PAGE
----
Sanitized Bitcoin and Digital Nanny State
Everyday bitcoin becomes more mainstream, and in doing so, it instigates scrutiny from Government officials. Bitcoin, like any currency, can be bartered, traded, purchased; and eventually any form of exchange can be used in what the State would consider an “illegal” manner.
Enter a new company called CoinValidation. This company promises to create a list of “good accounts”, as in any account that hasn’t been deemed to be used in “illegal” activity. With the nature of bitcoin, all transactions are stored in the public accounting ledger (the blockchain), and are listed for the world to see. This company intends to track every bitcoin address to see if it has sent/received bitcoins from alleged “illegal” activity.
From a recent article from Forbes about CoinValidation, and their intentions.
It’s a tracking system for Bitcoin ownership that would theoretically weed out ‘bad actors’ – like the Dread Pirate Roberts – from the legitimate Bitcoin business world. Their plan is to compile a database of the known identities associated with Bitcoin addresses in the hope that Coin Validation will become the one-stop-identity shop for law enforcement when trying to find out who’s doing something nefarious with Bitcoin, while providing a red-flag system for businesses who have customers trying to use Bitcoin that’s associated with illicit use. ~Forbes
Too many ambiguous laws already
As bitcoin becomes more widely adopted, and mixed into circulation, there will be very few coins that haven’t been used in what the state would classify as “illegal”. There are supposedly over 200,000 pages of Federal Code, and they have a law on the books that would include every person in the United States. There are some reports where the average person unknowingly commits 3 federal felonies per day. If you added in state & local laws, it’s downright frightening.
Who is the gatekeeper?
If CoinValidation succeeds in their goal, and becomes the gatekeeper for “good and bad” bitcoin transactions, what parameters will be used? Will the black-listed bitcoin address users be tracked down, and prosecuted? Or, will their transactions be rejected by cooperating payment processors? Where does the burden of proof lie? In addition to the technical difficulties, there is a laundry list of questions that will arise with such a company being in bed with Government officials.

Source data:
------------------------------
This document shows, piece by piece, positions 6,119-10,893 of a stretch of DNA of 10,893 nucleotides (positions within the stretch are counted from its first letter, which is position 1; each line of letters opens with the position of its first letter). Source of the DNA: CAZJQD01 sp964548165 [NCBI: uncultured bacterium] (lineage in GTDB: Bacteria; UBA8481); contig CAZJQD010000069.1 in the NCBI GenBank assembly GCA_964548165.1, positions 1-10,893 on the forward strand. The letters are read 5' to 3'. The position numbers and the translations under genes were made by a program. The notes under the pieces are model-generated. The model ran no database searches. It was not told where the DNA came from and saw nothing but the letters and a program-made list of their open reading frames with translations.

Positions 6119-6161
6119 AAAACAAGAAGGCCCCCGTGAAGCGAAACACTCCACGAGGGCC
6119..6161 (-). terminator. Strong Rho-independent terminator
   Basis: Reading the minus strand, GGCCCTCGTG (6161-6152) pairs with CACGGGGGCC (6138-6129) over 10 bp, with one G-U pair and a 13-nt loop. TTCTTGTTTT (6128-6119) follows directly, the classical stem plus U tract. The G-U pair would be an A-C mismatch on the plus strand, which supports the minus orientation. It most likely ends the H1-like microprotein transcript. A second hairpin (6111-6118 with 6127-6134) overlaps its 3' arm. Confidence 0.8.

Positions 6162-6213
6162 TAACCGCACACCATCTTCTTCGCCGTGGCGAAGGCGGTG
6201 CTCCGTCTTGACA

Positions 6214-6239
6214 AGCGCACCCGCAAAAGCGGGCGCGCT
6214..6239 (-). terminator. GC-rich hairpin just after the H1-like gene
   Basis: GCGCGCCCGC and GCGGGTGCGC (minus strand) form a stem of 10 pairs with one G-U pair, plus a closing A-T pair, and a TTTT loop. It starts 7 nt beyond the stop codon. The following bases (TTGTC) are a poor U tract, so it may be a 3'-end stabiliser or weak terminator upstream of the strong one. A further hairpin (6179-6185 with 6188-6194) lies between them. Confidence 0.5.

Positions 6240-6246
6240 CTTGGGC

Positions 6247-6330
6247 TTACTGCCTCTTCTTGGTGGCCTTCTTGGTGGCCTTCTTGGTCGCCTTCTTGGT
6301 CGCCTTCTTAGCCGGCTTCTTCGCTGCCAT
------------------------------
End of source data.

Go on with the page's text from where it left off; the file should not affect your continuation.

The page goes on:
My mind is whirling with potential consequences of white/black list of bitcoin addresses. I’ll throw a couple out to get the ball rolling.
- Any company/person/politician accepting bitcoin will be targeted with bitcoins from blacklisted addresses.
- All blacklisted bitcoins will move overseas and be used outside the purview of regulators.
- An entirely different market for blacklisted coins will open up and operate along side.
- A host of new innovation will anonymize blacklisted bitcoin.
- Bitcoin users will transition to a different crypto-currency such as litecoin.
The vast majority of bitcoin users are good people, and invariably they will be caught up in this white/black list nonsense. Once again, the reason why bitcoin was created in the first place, was to counteract central banks/bailouts/endless regulation/errant governments.
Bitcoin is such a revolutionary technology that it allows for true financial freedom at the individual level. After all, the mayhem in the financial market that is created & perpetuated by the Federal Reserve, the banking industry, and endorsed by the Government.
The correct question is: How can the banks & government change their divisive & overpowering ways to allow bitcoin to coexist and compete peacefully in the world. In a sense, people are voting by using bitcoin, they are choosing to use something they trust more than fiat currency.